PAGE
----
It took seven stages to form Rajasthan as defined today. In March 1948 the Matsya Union consisted of Alwar, Bharatpur, Dhaulpur and Karauli was formed. Also, in March 1948 Banswara, Bundi, Dungarpur, Jhalawar, Kishangarh, Kota, Pratapgarh, Shahpura and Tonk joined the Indian union and formed a part of Rajasthan. In April 1948 Udaipur joined the state and the Maharana of Udaipur was made Rajpramukh. Therefore in 1948 the merger of south and southeastern states was almost complete. Still retaining their independence from India were Jaipur and the desert kingdoms of Bikaner, Jodhpur and Jaisalmer. From a security point of view, it was vital to the new Indian Union to ensure that the desert kingdoms were integrated into the new nation. The princes finally agreed to sign the Instrument of Accession, and the kingdoms of Bikaner, Jodhpur, Jaisalmer and Jaipur were merged in March 1949. This time the Maharaja of Jaipur, Man Singh II was made the Rajpramukh of the state and Jaipur became its capital. Later in 1949, the United States of Matsya, comprising the former kingdoms of Bharatpur, Alwar, Karauli and Dholpur, was incorporated into Rajasthan. On January 26, 1950, 18 states of united Rajasthan merged with Sirohi to join the state leaving Abu and Dilwara to remain a part of Greater Bombay and now Gujarat.

In November 1956 under the State Re-organisation Act, 1956 the erstwhile part 'C' State of Ajmer, Abu Road Taluka, former part of princely State Sirohi (which were merged in former Bombay), State and Sunel Tappa region of the former Madhya Bharat merged with Rajasthan and Sirohi sub district of Jhalawar was transferred to Madhya Pradesh. Thus giving the existing boundary Rajasthan. Today with further reorganisation of the states of Uttar Pradesh, Madhya Pradesh and Bihar. Rajasthan has become the largest state of the Indian Republic.

The princes of the former kingdoms were constitutionally granted handsome remuneration in the form of privy purses and privileges to assist them in the discharge of their financial obligations. In 1970, Indira Gandhi, who was then the Prime Minister of India, commenced under-takings to discontinue the privy purses, which were abolished in 1971. Many of the former princes still continue to use the title of Maharaja but the title has little else power other than status symbol. Many of the Maharajas still hold their palaces and have converted them into profitable hotel while some have made good in politics. The democratically elected Government runs the state with a Chief Minister as its executive head and the Governor as the head of the state. Currently, including the new district of Pratapgarh, there are 32 districts, 105 sub-divisions, 37889 villages, 241 tehsils and 222 towns in Rajasthan.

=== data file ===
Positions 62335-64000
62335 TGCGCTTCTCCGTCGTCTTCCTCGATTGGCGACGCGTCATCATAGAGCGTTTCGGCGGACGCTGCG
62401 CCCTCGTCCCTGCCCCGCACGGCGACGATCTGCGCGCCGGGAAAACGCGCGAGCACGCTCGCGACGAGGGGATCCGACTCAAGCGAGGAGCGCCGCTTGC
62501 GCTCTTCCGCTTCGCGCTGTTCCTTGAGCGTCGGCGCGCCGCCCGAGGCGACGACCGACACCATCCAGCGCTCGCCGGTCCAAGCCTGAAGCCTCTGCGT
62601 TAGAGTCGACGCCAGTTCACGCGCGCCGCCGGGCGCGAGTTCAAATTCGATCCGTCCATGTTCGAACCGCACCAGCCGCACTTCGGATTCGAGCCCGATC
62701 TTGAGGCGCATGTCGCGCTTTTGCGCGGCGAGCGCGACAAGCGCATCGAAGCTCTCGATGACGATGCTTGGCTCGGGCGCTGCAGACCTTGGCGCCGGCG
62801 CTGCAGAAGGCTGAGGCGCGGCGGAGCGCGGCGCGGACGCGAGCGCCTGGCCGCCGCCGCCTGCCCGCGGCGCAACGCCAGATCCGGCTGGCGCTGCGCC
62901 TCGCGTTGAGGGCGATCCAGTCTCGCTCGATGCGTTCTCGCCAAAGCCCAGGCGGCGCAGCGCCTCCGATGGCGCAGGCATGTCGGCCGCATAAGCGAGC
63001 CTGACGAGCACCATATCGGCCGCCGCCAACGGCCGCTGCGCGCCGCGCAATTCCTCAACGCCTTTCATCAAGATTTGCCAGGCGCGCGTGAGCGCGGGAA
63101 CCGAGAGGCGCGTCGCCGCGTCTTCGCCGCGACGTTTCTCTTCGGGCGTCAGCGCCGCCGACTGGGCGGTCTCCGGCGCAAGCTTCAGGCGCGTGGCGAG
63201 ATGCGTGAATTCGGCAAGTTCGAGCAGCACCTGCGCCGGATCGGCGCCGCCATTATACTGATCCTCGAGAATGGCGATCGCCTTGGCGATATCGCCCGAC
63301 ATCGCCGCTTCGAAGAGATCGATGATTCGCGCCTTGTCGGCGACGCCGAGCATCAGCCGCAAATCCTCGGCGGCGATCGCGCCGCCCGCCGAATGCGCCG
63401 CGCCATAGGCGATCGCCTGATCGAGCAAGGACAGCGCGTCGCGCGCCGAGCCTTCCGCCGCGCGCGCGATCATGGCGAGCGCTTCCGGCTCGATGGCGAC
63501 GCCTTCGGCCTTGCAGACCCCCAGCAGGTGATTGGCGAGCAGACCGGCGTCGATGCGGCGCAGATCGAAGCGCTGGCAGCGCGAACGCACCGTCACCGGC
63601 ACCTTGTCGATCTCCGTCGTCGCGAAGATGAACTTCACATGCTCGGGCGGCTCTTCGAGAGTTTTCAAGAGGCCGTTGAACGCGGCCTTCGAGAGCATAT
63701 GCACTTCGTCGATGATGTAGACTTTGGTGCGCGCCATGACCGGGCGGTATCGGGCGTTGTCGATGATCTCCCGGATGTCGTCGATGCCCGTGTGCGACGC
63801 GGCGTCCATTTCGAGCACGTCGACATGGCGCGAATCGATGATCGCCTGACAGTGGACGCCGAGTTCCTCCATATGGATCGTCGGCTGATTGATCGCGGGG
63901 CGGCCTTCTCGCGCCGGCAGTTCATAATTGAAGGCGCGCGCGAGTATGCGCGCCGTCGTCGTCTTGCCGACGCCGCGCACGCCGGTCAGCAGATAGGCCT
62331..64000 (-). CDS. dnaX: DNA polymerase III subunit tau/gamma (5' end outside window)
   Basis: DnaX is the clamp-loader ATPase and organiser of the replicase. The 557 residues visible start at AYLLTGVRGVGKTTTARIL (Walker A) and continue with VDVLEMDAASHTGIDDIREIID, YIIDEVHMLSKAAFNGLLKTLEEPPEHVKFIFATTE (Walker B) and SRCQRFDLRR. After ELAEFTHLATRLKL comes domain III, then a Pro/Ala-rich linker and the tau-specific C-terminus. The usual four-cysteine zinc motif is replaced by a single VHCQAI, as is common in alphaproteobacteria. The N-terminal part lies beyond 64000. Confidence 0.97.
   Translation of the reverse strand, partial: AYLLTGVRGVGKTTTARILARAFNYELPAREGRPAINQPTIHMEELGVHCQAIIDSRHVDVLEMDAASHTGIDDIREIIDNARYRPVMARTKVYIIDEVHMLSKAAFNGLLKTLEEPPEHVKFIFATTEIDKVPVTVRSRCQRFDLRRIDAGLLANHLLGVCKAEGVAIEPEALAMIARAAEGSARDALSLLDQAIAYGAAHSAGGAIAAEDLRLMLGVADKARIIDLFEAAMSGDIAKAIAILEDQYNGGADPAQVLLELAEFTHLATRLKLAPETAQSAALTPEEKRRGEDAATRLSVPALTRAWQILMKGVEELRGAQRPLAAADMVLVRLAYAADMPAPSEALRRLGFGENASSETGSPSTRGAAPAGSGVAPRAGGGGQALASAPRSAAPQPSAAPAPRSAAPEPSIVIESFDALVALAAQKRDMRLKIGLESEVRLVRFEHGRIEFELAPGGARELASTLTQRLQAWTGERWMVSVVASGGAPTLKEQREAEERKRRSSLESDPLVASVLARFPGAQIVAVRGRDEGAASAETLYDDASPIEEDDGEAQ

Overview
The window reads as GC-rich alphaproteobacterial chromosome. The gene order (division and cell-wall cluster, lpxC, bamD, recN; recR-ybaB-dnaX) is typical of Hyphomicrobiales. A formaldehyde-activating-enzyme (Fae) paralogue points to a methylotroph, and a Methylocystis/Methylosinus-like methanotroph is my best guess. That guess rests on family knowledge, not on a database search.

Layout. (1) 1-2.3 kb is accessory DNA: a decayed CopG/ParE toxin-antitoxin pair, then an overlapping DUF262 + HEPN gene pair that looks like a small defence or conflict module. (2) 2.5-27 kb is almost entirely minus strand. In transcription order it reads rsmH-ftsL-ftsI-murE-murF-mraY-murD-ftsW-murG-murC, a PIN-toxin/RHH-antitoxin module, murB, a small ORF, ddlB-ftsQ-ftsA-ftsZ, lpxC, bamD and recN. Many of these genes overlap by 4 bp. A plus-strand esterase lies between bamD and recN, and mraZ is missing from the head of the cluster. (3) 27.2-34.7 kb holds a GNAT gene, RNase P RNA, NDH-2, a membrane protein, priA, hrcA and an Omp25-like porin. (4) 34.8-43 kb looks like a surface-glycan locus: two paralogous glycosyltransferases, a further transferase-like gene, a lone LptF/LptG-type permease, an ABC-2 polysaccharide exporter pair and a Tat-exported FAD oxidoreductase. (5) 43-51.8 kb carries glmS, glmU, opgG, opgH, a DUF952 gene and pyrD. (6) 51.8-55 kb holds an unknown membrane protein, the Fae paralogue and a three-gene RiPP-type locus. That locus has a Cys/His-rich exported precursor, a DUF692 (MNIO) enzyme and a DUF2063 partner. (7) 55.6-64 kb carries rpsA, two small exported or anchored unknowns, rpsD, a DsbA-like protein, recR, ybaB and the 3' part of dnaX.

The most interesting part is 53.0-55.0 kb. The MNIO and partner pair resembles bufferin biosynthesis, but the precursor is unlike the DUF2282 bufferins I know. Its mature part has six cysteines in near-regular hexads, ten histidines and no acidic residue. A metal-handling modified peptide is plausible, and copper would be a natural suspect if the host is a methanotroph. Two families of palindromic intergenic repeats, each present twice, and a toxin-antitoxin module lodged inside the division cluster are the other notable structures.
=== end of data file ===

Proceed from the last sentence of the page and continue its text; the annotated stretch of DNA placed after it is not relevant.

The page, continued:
Gurumukh Nihal Singh was appointed as first governor of Rajasthan.Hiralal Shastri was first nominated cheifminister who worked from 7th April 1949,after two more nominated chiefminiters Tikaram Paliwal became first elected cheifminister from 03-03-1951.

See also


  1. ^ Kumar Suresh Singh; Rajendra Behari Lal, Anthropological Survey of India (2003). Gujarat, Part 1. Popular Prakashan. ISBN 978-81-7991-104-4. http://books.google.co.in/books?id=d8yFaNRcYcsC&pg=PR17&dq. 
  2. ^ R.C. Majumdar (1994). Ancient India. Motilal Banarsidass Publ.. p. 263. ISBN 8120804368, ISBN 9788120804364. http://books.google.co.in/books?id=XNxiN5tzKOgC&pg=PA263&dq. 
  3. ^ "Pune archaeologists hope the Saraswati will unlock mysteries of the past". rediff.com. http://www.rediff.com/news/1998/apr/29rigved.htm. Retrieved 2007-09-01. 
  4. ^ "Thar Desert in Rajasthan". rajasthanunlimited.com. http://www.rajasthanunlimited.com/thar. Retrieved 2007-08-27. 
  5. ^ Krishna Chandra Sagar (1992). Foreign influence on ancient India. Northern Book Centre. ISBN 8172110286, ISBN 9788172110284. http://books.google.co.in/books?id=0UA4rkm9MgkC&pg=PA254&dq. 
  6. ^ Radhey Shyam Chaurasia (2002). History of Ancient India: Earliest Times to 1000 A. D.. Atlantic Publishers & Distributors. p. 207. ISBN 81-269-0027-X,ISBN 978-81-269-0027-5. http://books.google.co.in/books?id=cWmsQQ2smXIC&pg=PA207&dq. "The king of Gurjars maintain numerous faces and no other Indian prince has so fine a cavalry .He has" 

Further reading

  • Tod, James. Annals and Antiquities of Rajasthan: or, The Central and Western Rajpoot States of India Asian Educational Services, 2001. ISBN 8120612892